Robert Rauschenberg’s White Paintings: Detour as Difference
In an interview with the art critic Calvin Tomkins, the American artist Robert Rauschenberg states the following about his practice in the early 1950s:
‘I couldn’t really emulate something I was so in awe of. I saw [Jackson] Pollock and all that other work [by the Abstract Expressionists], and I said, Okay, I can’t go that way. It’s possible that I discovered my own originality through a series of self-imposed detours.’  [Italics mine.]
During the Summer and Fall of 1951, while studying at Black Mountain Art College near Asheville, North Carolina, Rauschenberg produced a series of white paintings. Made up of varying numbers of mathematically calculated canvases (1, 2, 3, 4, and 7), the White Paintings are remarkable in many ways. They are made with household paint and a roller. There is no use of brushes, no gestural work, no mark, no figure, no ground, no frame; they are quite simply large expanses of singularly articulated white canvas.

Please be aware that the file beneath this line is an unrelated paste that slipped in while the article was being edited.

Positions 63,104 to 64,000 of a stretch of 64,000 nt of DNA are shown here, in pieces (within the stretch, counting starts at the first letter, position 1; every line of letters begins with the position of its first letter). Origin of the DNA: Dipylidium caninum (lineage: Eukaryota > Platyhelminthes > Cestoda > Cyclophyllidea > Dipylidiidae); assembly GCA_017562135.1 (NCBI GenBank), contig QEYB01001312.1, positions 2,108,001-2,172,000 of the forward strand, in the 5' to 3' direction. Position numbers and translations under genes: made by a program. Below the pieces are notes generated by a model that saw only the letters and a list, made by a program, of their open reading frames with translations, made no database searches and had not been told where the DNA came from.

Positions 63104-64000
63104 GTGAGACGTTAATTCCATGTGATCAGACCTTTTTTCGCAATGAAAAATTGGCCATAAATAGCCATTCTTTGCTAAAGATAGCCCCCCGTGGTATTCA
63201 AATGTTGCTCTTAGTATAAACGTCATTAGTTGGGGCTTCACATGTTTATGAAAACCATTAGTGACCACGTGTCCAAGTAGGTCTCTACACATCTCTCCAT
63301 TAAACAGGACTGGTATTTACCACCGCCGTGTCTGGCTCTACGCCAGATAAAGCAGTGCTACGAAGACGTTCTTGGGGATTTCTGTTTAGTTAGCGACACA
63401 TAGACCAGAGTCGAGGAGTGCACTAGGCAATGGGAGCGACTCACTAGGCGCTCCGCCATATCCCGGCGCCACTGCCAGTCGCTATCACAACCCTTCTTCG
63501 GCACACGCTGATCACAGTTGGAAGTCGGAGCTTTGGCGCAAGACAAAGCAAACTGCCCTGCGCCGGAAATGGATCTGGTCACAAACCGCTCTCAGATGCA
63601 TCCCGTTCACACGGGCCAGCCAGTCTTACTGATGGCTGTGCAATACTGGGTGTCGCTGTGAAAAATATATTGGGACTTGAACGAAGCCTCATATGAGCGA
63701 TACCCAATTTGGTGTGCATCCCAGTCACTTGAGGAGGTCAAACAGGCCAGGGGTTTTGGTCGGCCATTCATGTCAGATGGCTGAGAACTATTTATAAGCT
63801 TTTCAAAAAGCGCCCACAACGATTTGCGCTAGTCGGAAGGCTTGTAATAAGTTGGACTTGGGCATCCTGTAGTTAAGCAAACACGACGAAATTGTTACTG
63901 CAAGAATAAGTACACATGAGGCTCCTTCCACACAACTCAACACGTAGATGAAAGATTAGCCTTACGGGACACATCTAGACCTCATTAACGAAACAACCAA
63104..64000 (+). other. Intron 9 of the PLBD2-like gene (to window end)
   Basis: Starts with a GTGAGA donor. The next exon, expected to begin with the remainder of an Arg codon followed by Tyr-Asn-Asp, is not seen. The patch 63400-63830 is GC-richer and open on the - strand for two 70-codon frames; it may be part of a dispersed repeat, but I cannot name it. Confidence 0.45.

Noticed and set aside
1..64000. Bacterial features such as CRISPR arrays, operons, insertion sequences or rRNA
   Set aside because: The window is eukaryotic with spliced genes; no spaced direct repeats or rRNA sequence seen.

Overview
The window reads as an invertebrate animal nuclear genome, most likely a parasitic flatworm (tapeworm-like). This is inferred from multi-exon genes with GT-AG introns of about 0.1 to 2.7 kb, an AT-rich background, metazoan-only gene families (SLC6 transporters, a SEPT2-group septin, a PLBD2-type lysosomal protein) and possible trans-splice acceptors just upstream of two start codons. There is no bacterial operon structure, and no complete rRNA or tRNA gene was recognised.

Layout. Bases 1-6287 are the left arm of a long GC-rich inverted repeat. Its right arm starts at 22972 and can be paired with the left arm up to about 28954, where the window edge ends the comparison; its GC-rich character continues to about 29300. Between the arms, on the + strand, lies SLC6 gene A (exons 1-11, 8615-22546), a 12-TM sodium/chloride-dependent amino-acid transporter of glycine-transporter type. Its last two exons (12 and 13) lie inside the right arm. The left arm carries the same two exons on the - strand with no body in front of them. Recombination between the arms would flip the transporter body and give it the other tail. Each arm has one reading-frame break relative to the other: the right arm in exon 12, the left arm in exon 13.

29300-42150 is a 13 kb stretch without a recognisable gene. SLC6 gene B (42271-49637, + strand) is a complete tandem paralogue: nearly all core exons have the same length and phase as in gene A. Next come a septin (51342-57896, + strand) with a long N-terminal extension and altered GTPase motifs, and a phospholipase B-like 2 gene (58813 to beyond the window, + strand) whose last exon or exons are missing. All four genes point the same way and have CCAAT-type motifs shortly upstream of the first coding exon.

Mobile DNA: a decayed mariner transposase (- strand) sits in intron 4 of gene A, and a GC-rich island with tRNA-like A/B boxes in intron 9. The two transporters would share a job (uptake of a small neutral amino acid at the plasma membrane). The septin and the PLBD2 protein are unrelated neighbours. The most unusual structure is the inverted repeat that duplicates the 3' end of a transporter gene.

With the White Paintings, Rauschenberg had, in art critic Henry Geldzahler’s view, ‘wiped out the history of painting;’ in effect the artist had produced a tabula rasa.  This is obviously an exaggeration by the art critic, but the point should be taken: the White Paintings enabled Rauschenberg, and artists coming after Abstract Expressionism, to distance themselves and differentiate themselves from what came before them. Through a ‘series of self-imposed detours’ the White Paintings represent the process of beginning as difference. These works show us that all beginnings mark out, and are marked out by, a moment of difference.